Dislocated Shoulder: When is Surgery Required and Not Required?
July 28, 2021
Doctor in Article:
|Dr Gandhi Nathan Solayar|
Dislocated Shoulder – When is Surgery Required and Not Required?
by Dr Gandhi Nathan Solayar FRCS (Tr&Orth)
- In summary, not all patients require surgery following a shoulder dislocation
- Most frequent causes of shoulder dislocations is a traumatic injury that may occur following falls, sports and motor vehicle accidents.
- A dislocated shoulder is manipulated back into place by a trained doctor or orthopedic surgeon with the patient under sedation & pain medication
- Proper rehabilitation is the key regardless of the treatment method chosen
Shoulder dislocations are one of the most common injuries affecting the shoulder joint. It occurs when the arm bone (head of the humerus) comes out of its socket (the glenoid). The annual incidence (frequency of occurrence) is thought to be between 20 and 40 cases for every 100,000 people (assuming a population of 32 million, that comes up to around 8000 to 10,000 cases in Malaysia each year). It is more common in males and the younger age group (between 16 and 21 years of age).
How Dislocated Shoulder Happens: Explanation from Orthopedic Specialist Dr Gandhi Nathan Solayar
The most frequent cause of shoulder dislocations is a traumatic injury that may occur following falls, sports and motor vehicle accidents. The shoulder normally dislocates anteriorly (towards the front), bringing injuries to specific structures in the joint. These may include a Bankart lesion (torn labrum), Hill-Sachs lesions (bony depressions of the humeral head) and fractures within the joint. Between 10 and 40% of shoulder dislocations may have an associated nerve injury (the axillary nerve is most often injured, and reassuringly, most of these injuries settle with time).
Non-Invasive Treatment for Joint Dislocation
Once a dislocation occurs, the priority is for immediate relocation (returning the joint into its natural position). In the majority of cases, this is performed without the need for surgery. The patient is brought to a hospital, and the shoulder is manipulated back into place by a trained doctor or orthopedic surgeon with the patient under sedation & pain medication. After confirming proper relocation (using x-rays), the arm is normally immobilized using a sling.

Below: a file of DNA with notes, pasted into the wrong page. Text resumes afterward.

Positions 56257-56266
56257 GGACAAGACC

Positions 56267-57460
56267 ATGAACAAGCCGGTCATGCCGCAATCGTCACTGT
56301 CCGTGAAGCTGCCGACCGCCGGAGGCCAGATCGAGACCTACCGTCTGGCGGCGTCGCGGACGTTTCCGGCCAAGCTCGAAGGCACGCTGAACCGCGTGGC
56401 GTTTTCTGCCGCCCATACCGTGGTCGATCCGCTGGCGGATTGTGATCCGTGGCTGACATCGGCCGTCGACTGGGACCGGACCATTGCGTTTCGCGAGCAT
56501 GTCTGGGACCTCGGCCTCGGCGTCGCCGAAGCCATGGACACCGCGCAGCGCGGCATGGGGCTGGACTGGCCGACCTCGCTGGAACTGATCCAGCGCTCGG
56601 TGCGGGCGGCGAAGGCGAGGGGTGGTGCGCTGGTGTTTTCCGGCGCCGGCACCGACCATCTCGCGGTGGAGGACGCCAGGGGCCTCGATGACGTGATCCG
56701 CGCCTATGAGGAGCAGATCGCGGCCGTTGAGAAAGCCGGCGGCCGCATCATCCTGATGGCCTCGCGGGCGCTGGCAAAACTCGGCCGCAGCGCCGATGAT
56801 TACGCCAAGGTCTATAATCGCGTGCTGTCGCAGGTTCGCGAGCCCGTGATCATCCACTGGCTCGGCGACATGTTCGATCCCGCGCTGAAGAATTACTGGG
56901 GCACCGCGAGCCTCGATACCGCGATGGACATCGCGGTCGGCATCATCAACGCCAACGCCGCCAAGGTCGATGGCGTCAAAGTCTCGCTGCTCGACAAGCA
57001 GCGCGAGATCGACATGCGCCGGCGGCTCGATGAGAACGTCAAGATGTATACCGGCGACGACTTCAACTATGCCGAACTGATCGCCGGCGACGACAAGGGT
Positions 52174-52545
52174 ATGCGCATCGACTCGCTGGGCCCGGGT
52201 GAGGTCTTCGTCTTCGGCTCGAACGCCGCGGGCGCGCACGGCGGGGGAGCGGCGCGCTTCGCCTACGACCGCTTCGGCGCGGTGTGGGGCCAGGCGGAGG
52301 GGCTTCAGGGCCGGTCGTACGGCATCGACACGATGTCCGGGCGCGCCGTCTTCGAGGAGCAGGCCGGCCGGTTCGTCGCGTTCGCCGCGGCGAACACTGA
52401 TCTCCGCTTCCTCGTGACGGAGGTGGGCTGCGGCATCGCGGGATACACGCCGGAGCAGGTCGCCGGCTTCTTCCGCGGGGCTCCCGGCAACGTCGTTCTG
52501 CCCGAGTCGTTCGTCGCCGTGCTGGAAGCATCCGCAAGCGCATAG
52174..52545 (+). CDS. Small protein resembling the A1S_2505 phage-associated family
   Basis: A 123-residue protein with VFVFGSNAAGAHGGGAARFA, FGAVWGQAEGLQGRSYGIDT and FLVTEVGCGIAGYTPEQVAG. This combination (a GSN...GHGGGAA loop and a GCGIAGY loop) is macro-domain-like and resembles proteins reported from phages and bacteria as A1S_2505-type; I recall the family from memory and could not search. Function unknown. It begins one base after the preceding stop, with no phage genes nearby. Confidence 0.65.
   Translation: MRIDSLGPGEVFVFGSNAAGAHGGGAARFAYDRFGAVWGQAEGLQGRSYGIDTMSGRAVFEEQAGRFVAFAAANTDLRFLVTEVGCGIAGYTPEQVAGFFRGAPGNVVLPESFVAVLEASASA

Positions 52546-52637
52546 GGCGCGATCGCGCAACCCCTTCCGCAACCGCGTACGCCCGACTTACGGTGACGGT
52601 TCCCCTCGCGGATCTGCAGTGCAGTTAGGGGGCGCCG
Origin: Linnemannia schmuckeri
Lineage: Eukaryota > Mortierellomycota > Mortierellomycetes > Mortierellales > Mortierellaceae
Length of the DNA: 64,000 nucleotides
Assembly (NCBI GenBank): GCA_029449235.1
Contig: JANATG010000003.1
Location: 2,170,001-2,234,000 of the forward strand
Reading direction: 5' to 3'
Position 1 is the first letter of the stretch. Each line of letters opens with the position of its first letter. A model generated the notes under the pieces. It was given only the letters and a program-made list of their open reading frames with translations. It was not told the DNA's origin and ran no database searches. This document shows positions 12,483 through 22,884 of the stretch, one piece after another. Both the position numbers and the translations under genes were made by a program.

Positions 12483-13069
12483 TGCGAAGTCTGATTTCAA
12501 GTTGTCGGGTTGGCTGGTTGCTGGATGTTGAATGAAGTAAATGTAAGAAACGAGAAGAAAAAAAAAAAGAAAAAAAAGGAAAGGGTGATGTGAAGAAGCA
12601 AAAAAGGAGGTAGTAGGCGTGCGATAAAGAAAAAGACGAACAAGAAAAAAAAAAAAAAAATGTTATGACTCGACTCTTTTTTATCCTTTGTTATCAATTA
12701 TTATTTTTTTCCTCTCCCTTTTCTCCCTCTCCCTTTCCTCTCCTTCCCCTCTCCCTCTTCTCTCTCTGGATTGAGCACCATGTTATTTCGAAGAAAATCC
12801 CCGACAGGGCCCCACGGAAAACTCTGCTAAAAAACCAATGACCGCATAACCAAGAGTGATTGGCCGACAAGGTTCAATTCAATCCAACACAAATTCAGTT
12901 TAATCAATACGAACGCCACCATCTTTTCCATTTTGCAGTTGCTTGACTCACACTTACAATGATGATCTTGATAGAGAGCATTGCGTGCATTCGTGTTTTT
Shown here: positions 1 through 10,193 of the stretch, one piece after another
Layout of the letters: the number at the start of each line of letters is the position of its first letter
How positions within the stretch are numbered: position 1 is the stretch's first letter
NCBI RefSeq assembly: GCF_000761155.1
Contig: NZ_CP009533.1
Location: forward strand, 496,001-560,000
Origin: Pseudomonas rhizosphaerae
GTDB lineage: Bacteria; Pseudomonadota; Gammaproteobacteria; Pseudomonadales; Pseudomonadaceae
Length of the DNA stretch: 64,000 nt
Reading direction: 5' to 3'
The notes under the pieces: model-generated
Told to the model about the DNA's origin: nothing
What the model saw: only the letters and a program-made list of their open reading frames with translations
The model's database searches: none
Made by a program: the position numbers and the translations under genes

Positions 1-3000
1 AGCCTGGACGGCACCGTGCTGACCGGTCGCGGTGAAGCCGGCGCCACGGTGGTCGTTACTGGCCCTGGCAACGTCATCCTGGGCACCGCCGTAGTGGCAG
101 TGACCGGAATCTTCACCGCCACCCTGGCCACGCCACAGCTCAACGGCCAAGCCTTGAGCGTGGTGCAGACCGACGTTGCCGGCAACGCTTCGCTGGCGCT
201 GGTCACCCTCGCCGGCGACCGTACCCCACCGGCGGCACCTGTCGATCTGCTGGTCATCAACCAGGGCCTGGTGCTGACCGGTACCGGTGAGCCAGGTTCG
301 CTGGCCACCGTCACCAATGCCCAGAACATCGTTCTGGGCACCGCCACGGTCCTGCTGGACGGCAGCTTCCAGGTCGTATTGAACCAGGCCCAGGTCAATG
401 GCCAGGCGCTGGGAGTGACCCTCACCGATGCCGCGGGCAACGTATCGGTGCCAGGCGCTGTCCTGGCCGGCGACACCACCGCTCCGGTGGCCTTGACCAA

When opting for non-surgical treatment, the patient is advised to continue using an arm sling for some weeks. This period of immobilization allows for soft tissues around the shoulder to heal. Following this, rehabilitation begins (physiotherapy) to restore the shoulder joint’s movement and strengthen the surrounding muscles. There are many factors that affect recovery time; among them include the patient’s age, co-morbidities and pre-injury functional level.
The concern among shoulder surgeons is the re-dislocation rate following injury. Factors that influence this include the patient’s age (higher risk in younger patients), gender (higher in males), fractures and Hill-Sachs lesions. Re-dislocations rates are higher in repeat dislocations (more than two episodes of dislocations involving the same joint). In these circumstances, non-surgical methods alone may not be sufficient. Further investigations (using CT and MRI scans) may also be required.
The ideal candidate for non-surgical treatment following a shoulder dislocation would be an elderly, sedentary, non-active individual with no associated injuries (fractures). In younger, active and high functioning individuals (these may include those involved in a sporting activity or work with their hands), timely surgical management is the ideal option.
Dislocated Shoulder Treatment: Shoulder Stabilization